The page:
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April 30, 2001

Students 'journey' to five varied sites

By Elaine Justice


Four interfaith groups of Emory students will travel in May to Cuba, Bolivia, Northern Ireland and two American Indian reservations to meet with community leaders, educators and religious groups, and attempt to understand the roots of conflict in the locales and ways those rifts are being healed.

Called “Journeys of Reconciliation,” the trips take students outside the insular world of a university campus to connect with far-flung communities. The goal is to cultivate relationships of collaboration, learning, partnership, service opportunity and friendship with communities around the world that are working toward reconciliation, according to Susan Henry-Crowe, dean of the chapel and religious life. Her office sponsors the trips.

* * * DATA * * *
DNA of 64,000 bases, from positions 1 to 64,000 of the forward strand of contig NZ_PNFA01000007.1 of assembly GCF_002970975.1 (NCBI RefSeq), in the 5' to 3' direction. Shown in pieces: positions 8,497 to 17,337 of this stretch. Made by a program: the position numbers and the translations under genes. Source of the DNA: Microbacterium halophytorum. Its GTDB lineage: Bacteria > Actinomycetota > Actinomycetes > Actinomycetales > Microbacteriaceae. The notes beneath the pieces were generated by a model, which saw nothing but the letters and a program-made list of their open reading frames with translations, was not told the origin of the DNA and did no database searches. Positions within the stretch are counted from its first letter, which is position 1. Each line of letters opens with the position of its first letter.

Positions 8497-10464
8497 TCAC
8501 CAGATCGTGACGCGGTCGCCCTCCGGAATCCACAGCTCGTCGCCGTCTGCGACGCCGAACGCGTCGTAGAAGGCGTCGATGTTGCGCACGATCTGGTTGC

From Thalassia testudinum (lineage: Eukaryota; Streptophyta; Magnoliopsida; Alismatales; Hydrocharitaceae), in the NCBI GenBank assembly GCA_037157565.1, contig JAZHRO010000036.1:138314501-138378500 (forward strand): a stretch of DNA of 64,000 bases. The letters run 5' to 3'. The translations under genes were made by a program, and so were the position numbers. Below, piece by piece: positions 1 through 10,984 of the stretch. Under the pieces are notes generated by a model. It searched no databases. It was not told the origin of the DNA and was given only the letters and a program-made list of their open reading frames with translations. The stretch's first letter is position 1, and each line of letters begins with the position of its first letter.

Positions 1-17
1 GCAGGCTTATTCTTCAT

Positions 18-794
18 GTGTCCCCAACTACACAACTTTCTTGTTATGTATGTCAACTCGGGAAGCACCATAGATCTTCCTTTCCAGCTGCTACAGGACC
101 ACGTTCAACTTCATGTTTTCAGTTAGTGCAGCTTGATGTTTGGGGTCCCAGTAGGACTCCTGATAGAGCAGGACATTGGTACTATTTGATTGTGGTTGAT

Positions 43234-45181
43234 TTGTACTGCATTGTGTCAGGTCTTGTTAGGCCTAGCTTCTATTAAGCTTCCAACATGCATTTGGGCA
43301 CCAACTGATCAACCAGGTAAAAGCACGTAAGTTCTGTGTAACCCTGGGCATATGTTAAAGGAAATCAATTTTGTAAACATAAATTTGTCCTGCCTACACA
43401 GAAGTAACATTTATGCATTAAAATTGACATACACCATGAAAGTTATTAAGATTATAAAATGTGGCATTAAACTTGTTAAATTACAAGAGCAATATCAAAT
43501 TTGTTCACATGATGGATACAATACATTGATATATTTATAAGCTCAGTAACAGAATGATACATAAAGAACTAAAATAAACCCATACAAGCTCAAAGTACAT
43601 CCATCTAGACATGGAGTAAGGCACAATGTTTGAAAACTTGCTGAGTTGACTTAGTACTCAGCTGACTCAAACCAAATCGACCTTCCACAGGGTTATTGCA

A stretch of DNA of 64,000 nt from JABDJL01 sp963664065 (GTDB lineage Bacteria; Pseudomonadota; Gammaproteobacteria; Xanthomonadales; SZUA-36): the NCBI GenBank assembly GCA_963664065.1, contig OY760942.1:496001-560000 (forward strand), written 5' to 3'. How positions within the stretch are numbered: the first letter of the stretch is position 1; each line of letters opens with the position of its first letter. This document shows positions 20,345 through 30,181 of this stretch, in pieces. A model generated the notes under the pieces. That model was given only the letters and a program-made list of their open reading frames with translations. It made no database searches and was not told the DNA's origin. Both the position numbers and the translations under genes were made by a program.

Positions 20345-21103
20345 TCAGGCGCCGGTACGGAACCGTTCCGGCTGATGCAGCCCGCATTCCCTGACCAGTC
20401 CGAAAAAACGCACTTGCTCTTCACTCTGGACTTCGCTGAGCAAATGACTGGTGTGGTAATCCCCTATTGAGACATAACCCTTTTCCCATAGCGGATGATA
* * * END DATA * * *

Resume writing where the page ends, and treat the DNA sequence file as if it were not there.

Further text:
More than a dozen students and staff will travel to Cuba May 17–26 to meet with community leaders, universities and religious groups to explore partnerships to support the work
of reconciliation within the country.

Health and healing will be the focus for the dozen students and staff traveling to Bolivia, May 17–31. They will partner with Andean Rural Healthcare, an organization that provides health care to remote regions. The Emory group will help build a medical clinic, as well as volunteer in other clinics and meet with local community members and religious organizations.

The group traveling to Northern Ireland, May 15–30, will be partnering with political leaders, religious groups, community centers and leaders from across the six partitioned counties of Northern Ireland. As in past years, they will discuss how to support the work of communities and individuals working toward reconciliation, according to Emory Assistant Chaplain Lauren Cogswell.

The fourth journey will take students and staff to Crow and Northern Cheyenne reservations in the vicinity of Billings, Mont., May 19–29. The group will meet with health care providers, tribal police and area business and civic leaders to learn more about the history, culture and current issues faced by these American Indian communities.

“Several students’ experiences with different religious communities abroad have spurred them to recommit to their own religious communities here at home,” Cogswell said.


Back to Emory Report April 30, 2001